Everything I heard about Iceland, besides the obscure culinary dishes, was about the nature. My main goal was to see the the vast lands I heard of, and hike them. I did 3 major hikes on my 2nd, 3rd, and 4th days. In those 3 days, I did over 27 miles. First let me say, Iceland has some weird terrains: vegetation is difficult to manage, so it will be flat lands of dirt, ash, and rock, then a random mountain or crater. Parts of the land reminded me of photos I’ve seen of Arizona or even of Africa. Also, because I went in the winter (without snow) everything was golden. Dead golden grass everywhere.
Another goal of mine was to “unplug” and not take my phone around with me. I definitely decreased usage, however, I wanted to share some of these moments with close friends (plus share my location for safety reasons, seeing how I did one hike utterly alone). There’s a weird feeling when you’re alone: you have no one to share a moment with. Part of that feeling was freeing, and at other times it heightened the solitary state. With my closest friends, I didn’t really have stories to come home with, they knew everything almost as it was happening, which later I became annoyed with myself for, but I also didn’t have to sound like a broken record.
On my second day I hiked Sólheimajökull Glacier, which was on the award winning documentary “Chasing Ice” of 2014, about climate change. I love documentaries, and this one always stuck with me. The glacier was breathtaking, but very easy to do. Although stunning, you could see the markings along the coast of where it was over the years, and you could see it melt as you were on it, which was depressing. Because the glacier has been so worn down, the paths were easy and walkable, and where it’s harbored at the base of dormant volcanos, it’s covered in detritus volcanic ash, adding to the ease of the hike. I highly recommend wearing snowpants for any ice activity, especially the day I went, there was constant rainfall. On this tour they also provide crampons (spikes) to add to your boots and ice axes.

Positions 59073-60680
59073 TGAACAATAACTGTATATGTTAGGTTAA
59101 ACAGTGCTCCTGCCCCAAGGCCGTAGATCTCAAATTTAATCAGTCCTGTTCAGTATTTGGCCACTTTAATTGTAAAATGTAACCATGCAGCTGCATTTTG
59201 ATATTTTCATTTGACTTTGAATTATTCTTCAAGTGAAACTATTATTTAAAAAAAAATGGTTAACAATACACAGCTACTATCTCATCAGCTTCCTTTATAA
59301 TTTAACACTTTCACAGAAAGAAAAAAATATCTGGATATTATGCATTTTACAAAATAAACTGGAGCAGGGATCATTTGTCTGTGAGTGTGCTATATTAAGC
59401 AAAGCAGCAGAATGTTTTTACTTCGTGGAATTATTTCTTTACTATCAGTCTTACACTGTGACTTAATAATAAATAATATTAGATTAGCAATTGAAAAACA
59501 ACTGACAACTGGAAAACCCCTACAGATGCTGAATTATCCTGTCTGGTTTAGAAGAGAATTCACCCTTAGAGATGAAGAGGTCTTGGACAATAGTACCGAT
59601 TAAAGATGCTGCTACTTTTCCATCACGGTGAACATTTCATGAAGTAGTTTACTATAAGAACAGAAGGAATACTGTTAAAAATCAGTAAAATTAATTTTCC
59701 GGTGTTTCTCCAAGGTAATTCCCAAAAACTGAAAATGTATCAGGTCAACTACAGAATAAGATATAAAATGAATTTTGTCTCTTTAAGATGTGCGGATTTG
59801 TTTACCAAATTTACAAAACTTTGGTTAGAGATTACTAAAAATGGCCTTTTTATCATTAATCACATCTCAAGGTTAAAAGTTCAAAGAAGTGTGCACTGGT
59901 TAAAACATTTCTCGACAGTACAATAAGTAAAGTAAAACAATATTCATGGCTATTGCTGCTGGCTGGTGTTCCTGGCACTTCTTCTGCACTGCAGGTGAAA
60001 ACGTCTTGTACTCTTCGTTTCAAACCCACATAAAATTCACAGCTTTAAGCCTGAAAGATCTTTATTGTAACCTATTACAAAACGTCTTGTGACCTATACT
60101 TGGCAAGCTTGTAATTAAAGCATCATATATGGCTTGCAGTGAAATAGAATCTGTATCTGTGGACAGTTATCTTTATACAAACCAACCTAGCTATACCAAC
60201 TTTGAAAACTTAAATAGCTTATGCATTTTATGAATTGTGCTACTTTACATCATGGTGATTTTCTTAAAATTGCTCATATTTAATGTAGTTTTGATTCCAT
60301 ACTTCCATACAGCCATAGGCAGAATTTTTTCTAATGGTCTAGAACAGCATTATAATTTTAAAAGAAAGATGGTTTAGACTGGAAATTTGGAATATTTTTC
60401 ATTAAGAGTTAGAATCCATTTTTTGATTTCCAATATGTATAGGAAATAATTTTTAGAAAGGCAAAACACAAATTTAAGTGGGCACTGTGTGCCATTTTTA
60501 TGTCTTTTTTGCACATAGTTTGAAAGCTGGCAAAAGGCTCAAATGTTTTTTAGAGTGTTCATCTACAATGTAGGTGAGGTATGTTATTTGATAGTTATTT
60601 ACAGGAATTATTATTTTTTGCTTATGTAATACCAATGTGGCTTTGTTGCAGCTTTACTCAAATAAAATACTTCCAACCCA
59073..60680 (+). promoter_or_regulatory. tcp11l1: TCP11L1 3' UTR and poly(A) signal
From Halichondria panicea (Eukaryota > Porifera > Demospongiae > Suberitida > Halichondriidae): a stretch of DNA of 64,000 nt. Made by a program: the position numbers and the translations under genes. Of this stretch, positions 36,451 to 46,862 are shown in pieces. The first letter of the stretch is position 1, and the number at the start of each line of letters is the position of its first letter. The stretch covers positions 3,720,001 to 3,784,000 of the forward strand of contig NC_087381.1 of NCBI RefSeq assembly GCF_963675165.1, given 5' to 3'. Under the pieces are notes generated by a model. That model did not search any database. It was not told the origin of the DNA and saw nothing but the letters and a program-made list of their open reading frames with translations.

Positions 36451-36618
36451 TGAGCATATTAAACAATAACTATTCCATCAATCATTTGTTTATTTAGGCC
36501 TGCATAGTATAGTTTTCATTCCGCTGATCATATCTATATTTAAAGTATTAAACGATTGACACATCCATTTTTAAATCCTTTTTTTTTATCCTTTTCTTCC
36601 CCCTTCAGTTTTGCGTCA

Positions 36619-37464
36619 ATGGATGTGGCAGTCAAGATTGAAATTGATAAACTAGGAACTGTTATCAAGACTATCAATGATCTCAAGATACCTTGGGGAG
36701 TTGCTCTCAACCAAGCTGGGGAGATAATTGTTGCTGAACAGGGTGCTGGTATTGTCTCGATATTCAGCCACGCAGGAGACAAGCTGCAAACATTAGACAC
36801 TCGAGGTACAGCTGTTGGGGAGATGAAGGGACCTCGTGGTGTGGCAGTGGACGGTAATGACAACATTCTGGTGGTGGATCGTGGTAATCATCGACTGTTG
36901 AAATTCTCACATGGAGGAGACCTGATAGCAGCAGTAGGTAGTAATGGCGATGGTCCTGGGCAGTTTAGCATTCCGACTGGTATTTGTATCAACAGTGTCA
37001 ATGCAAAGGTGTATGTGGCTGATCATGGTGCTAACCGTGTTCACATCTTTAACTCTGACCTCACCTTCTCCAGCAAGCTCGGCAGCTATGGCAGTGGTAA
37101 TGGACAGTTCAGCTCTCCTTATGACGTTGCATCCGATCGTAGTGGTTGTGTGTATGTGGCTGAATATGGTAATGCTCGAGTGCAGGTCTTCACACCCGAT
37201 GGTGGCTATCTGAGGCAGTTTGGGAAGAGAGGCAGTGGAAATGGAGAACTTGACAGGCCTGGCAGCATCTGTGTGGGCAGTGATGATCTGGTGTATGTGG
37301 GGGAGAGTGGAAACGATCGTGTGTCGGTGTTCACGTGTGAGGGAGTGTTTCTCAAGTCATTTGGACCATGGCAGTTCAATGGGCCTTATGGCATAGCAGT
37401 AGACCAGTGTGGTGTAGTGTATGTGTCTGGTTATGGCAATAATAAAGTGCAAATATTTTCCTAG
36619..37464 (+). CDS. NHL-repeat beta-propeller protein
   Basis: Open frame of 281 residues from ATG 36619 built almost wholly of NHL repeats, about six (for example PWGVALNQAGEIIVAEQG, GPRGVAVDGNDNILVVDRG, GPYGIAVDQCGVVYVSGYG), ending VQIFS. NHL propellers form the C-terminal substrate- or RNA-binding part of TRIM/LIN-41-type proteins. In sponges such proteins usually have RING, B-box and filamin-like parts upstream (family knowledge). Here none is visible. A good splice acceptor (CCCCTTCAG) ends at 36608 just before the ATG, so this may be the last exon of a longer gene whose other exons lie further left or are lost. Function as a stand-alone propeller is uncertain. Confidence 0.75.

Sadly, this day got cut in half because Iceland randomly experienced a hurricane, and I’ve never experienced winds like this. You could lean your body against the wind, and it would hold it up. Due to the fact the glacier sits at the base of a valley, rocks from the top of the mountains were flying down, and ice chips were blowing off from the peaks of the glacier and mountains, hitting us in our faces. I wouldn’t say it was dangerous at that point, but it was definitely unpleasant. From the glacier we were suppose to hike to a waterfall, and then drive to a second waterfall location and enjoy the black sand beaches, but we drove to the first waterfall and then headed back to Reykjavik. I was bummed, but I basically got to experience Skogafoss Waterfall alone, because everyone stayed on the bus besides one girl and myself. I did the tour with Arctic Adventures, and they refunded our small group half of the expenses - other than the weather, they were great to work with.